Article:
That choice, though, has serious business ramifications now, and Skov has to weigh his love of the game against a whole new set of calculations -- adult stuff, no question.

Andrew Luck is quietly doing the same math in his head, because he is not oblivious to his surroundings, or the business he has chosen. That is, if he doesnt mind being attached to a quotation from Hyman Roth in The Godfather.

And even if he does, the facts remain the same. Its all trying to put a dollar sign on the muscle, pure and simple.

Ray Ratto is a columnist for CSNBayArea.com.

If eclipse ends life on Earth, it's bad news for fans of one Bay Area team

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USATI

If eclipse ends life on Earth, it's bad news for fans of one Bay Area team

If the lunatic fringe of the lunatic fringe is right and the total eclipse of the sun is actually a harbinger of the end of life on earth . . .

- It’s good news for the Giants, who have been eliminated from the National League West race for less than 24 hours, or that they will not have to watch the Los Angeles Dodgers put their feet up on baseball for the first time in 28 years.

Besides, there won’t be any more years, so time becomes meaningless.

- It’s good news for the 49ers, who won’t have to endure a harsh week of practice from freshly irked head coach Kyle Shanahan, who finally saw exactly why the job came open for him in the first place.

- It’s good news for Raiders’ fans, who won’t see their team move to Las Vegas, and because they won't be soul-crushed if they can't beat the Patriots -- who will also die en masse despite Bill Belichick's entreaties to ignore the noise of seven billion terrorized shrieks.

- It’s bad news for A’s fans, who will never learn in what location their fabulous new franchise-saving stadium will not be built.

- It’s good news for the Warriors, who can say in their death throes that they were the last NBA champions ever, and that the Lakers will never get LeBron James.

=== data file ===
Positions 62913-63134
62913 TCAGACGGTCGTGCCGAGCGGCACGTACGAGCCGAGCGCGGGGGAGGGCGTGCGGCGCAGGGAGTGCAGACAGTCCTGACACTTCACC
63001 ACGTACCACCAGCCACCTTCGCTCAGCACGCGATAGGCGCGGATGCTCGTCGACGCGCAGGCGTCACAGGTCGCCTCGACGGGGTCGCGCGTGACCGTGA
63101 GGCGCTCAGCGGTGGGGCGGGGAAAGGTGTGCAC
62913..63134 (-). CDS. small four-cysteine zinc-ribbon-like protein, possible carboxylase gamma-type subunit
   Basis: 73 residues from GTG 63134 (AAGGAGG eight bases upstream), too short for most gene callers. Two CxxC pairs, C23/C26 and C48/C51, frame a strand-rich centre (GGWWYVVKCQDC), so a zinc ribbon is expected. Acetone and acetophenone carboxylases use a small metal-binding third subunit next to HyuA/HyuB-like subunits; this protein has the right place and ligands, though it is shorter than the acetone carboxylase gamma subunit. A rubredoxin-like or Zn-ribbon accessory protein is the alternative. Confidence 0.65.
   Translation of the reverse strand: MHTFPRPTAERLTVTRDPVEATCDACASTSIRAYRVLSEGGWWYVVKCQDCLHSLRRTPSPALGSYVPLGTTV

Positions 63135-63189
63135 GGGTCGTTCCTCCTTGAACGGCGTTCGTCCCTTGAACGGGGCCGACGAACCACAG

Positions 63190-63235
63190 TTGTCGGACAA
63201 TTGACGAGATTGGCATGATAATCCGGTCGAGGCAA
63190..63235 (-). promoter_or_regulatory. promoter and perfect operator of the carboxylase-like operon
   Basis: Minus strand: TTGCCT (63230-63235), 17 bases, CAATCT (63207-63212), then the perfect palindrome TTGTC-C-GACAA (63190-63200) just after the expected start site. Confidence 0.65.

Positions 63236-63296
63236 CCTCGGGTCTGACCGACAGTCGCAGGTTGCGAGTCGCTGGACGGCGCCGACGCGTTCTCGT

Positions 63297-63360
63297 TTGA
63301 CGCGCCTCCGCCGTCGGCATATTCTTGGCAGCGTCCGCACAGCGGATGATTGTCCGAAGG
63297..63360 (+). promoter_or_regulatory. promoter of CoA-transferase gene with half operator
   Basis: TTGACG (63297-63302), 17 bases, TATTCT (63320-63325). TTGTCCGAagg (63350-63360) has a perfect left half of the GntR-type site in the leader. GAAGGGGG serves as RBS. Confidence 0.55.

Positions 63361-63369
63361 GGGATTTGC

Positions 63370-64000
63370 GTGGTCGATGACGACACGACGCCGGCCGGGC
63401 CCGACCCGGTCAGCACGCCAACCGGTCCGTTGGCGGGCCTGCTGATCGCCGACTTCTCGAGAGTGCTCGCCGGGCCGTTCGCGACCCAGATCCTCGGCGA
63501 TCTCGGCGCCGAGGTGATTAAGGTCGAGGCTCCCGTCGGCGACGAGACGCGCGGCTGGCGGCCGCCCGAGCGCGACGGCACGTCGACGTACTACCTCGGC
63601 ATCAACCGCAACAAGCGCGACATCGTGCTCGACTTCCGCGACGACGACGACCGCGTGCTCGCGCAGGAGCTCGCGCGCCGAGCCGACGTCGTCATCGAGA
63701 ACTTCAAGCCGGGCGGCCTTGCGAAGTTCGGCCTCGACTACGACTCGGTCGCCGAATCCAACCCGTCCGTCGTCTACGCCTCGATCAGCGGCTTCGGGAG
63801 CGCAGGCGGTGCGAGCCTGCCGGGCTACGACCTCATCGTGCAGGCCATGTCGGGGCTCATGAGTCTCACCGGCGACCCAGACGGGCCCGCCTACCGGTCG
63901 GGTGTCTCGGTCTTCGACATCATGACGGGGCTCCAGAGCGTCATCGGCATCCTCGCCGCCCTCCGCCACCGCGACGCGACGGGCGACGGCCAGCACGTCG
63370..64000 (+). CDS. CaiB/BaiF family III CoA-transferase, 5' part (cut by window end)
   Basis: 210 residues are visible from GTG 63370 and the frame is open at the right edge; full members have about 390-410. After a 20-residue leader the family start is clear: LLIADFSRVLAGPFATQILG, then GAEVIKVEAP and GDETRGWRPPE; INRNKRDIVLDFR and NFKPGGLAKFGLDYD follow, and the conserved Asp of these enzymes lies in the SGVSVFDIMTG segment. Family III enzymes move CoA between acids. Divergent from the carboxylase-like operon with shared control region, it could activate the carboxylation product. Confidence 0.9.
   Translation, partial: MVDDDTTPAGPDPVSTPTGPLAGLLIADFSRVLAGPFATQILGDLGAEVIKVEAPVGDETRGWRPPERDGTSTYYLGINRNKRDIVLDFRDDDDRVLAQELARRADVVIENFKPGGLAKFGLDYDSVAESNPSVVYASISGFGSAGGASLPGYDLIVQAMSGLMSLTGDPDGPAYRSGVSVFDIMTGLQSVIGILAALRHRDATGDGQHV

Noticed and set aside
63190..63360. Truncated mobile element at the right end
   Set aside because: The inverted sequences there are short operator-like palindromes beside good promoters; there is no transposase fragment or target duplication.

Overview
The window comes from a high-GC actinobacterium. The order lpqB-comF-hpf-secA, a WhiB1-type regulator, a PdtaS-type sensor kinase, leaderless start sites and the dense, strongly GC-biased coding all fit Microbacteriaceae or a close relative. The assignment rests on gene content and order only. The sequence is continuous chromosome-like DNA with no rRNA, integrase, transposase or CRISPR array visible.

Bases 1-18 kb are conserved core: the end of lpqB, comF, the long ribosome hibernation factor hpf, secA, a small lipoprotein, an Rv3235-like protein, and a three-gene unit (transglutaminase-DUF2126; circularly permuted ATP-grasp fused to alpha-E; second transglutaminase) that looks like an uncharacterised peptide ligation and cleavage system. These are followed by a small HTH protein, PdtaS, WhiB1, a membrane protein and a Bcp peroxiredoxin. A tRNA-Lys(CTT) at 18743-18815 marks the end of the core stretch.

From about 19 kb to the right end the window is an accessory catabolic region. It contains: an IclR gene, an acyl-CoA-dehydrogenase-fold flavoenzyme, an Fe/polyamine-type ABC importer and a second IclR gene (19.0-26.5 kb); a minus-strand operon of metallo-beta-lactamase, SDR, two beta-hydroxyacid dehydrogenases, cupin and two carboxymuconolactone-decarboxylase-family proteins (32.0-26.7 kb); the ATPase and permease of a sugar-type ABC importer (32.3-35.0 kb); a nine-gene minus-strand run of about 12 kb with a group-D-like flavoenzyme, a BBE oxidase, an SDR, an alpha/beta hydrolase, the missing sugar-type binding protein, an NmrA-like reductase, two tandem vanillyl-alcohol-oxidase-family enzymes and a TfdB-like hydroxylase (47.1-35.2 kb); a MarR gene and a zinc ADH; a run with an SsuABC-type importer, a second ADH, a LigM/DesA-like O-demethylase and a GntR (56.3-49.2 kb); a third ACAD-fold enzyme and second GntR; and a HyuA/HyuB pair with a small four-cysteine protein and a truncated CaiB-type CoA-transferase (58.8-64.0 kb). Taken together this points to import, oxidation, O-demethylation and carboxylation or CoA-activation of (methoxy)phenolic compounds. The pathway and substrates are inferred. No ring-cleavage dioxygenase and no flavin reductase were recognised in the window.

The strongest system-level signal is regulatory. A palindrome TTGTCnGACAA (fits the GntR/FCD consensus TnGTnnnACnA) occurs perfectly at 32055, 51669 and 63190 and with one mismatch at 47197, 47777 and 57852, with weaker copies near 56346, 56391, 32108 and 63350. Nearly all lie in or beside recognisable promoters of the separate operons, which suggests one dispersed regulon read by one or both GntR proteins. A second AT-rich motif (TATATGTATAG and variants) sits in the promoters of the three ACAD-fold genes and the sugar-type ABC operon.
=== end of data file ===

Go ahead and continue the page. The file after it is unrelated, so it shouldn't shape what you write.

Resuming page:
- It’s good news for the Lakers because they cannot be found guilty of tampering with Paul George. It’s also good news for Jimmy Kimmel because he can’t lose a draft choice (some faceless F-list actor as a guest) as a result.

- It’s good news for the Kings, because they’ll never have to have the difficult meeting about Zach Randolph.

- It’s good news for the Chargers, because they won’t have to answer any more questions about why only 21,000 people were announced as the crowd for their second practice game, or to confront the very real possibility that they could become the NFL’s Washington Generals.

- It’s good news for the Jets, Mets, Nets and Knicks because the end of the planet is the only just solution for them all.

- It’s good news for Cal because it can stick its middle finger to the sky and say, “Here’s your $400 million debt. Try to collect it while we’re all dying.”

- It’s good news for Kevin Durant because he doesn’t have to slalom through the Internet trolls any more.

- It’s bad news for Roger Goodell, because he sure left a boatload of money on the table as he was hurtled into space like the rest of us.

- It’s bad news for Nick Saban because he will have never seen it coming. On the other hand, it’s good news for the people who cover Alabama football because they’ve endured their last journalism lecture from Prof. Nick on why they do their jobs so poorly.